Tajweed Explained
Tajweed Made Easy!

Blog Post

The Goodly Tree of Paradise

Tilāwah: Sūrah Ibrāhīm 23 – 27

Riwāyah: Khalaf ʿan Ḥamzah

Archive: Karachi, 1439

The Recitation

The tree in the Qurʾān is shown to have deep rooted meanings, ranging from the shajarah taiyyibah (the Goodly Tree) to the shajarah khabīthah or the shajarah malʿūnah (the Wicked or Accursed Tree).

Today’s recitation was a fitting illustration of the vocal tree, roots of the voice firmly fixed to the ground and intonations of the maqāms flying high, breaching the limits of the sky. With the recitation following the captivating path of the riwāyah of Khalaf, the maqāms bayātī and rast in their qarār reigned supreme. The multiple wujūhāt of Khalaf were presented in beautiful style.

Khalaf Distinctions

The following section deals with the Khalaf distinctions of today’s recitation.

Blue: Saktah before the hamzah, a notable feature of Khalaf ʿan Ḥamzah
Blue: Saktah; Dark Blue: The non-Idghām, another peculiarity of this riwāyah; Yellow: See explanation below.

When Ḥamzah stops on a madd muttaṣil, he offers five ways to recite the concerned word:

  • Short madd (2 ḥarakah)
  • Medium madd (4 or 5 ḥarakah)
  • Full madd (6 ḥarakah)

These three conditions entail the sukūn on hamzah (as you can hear in the clip)

  • Tas-hīl on hamzah with a short madd with rawm
  • Tas-hīl on hamzah with a full madd with rawm

Tas-hīl is when the hamzah is pronounced without its sharpness, and as a result, becomes blunt and facile, sounding like a mixture of the sharp hamzah and the hāʾ.

Rawm, a sukūn method, occurs exclusively on a ḍammah (pesh) or a kasrah (zayr). It is done by pronouncing 1/3 (one-third) of a ḥarakah when stopping on a word ending with a ḍammah or a kasrah. Listen to the clip carefully to identify rawm pronounced in conjunction with the tas-hīl.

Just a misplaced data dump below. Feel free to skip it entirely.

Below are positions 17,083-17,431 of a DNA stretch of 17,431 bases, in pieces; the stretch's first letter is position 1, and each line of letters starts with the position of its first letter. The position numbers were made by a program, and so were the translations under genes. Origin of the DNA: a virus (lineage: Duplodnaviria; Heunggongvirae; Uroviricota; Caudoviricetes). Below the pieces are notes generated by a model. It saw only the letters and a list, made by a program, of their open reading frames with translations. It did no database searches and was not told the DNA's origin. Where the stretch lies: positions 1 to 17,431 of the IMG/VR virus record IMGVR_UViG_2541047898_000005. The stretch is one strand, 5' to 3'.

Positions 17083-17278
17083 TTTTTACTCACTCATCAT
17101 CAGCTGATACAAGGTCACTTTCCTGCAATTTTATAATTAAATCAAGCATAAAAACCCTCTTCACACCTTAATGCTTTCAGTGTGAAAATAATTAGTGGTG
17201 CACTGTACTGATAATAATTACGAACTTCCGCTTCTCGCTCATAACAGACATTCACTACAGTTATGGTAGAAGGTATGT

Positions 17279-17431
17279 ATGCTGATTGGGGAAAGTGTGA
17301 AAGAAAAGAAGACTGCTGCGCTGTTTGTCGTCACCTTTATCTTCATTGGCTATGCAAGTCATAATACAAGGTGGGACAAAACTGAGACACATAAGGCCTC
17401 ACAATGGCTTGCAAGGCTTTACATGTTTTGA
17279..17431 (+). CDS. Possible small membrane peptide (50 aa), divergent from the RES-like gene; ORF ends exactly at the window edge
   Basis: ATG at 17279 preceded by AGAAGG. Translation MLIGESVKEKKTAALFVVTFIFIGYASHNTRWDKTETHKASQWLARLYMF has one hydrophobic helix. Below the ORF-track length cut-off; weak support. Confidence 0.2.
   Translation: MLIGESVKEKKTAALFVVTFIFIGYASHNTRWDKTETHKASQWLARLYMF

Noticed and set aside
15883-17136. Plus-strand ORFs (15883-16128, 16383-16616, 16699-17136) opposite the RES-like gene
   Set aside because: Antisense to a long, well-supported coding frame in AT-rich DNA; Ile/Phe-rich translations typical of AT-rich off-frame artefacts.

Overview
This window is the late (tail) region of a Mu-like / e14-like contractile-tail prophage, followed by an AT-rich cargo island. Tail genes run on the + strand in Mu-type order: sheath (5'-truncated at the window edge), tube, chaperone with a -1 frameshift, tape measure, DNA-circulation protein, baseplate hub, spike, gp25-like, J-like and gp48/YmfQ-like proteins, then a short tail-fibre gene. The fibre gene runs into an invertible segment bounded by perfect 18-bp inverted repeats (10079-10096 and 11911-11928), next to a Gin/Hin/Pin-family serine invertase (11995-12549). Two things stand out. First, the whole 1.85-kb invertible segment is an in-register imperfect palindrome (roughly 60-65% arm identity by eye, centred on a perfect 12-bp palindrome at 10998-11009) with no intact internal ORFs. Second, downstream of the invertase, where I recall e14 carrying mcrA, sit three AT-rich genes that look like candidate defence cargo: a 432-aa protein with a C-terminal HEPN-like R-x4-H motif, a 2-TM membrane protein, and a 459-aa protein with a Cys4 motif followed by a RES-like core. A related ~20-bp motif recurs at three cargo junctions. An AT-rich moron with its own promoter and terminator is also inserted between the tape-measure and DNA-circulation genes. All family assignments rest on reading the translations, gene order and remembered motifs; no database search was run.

Blue: Saktah
Blue: Saktah; Red: Taqlīl
Red: Imālah; Blue: Saktah (naql if stopping); Yellow: See explanation of yellow above

The Transitions of Mustafa Ismail – Chapter 1

Today’s article discusses how Sheikh Mustafa Ismail transitions into the maqām nahāwand from other maqāms. It is advisable, at this point, to return to the previous article and go through the concepts listed there to freshen up your memory.

Transitioning from one maqām into another is something that experts in this field are accustomed to. One must know that there are no set rules for making such transitions. For instance, if you are in the maqām rast, you are free to transition into any other maqām.

However, it is customary for experts to create and adopt a certain style for making such transitions. One such expert is Sheikh Mustafa Ismail who follows a certain style and/or method that he has created for himself to transition into and from the various maqāms. This method of transitioning applies to his beginnings, endings and intermediate recitations.

The Sheikh begins his recitations with the maqāms of the first group (bayāt, ṣabā, ḥijāz). After he completes employing whichever maqāms he wishes to from the first group, he proceeds to transition into the second group (rast, nahāwand, jihārkāh, sīkā).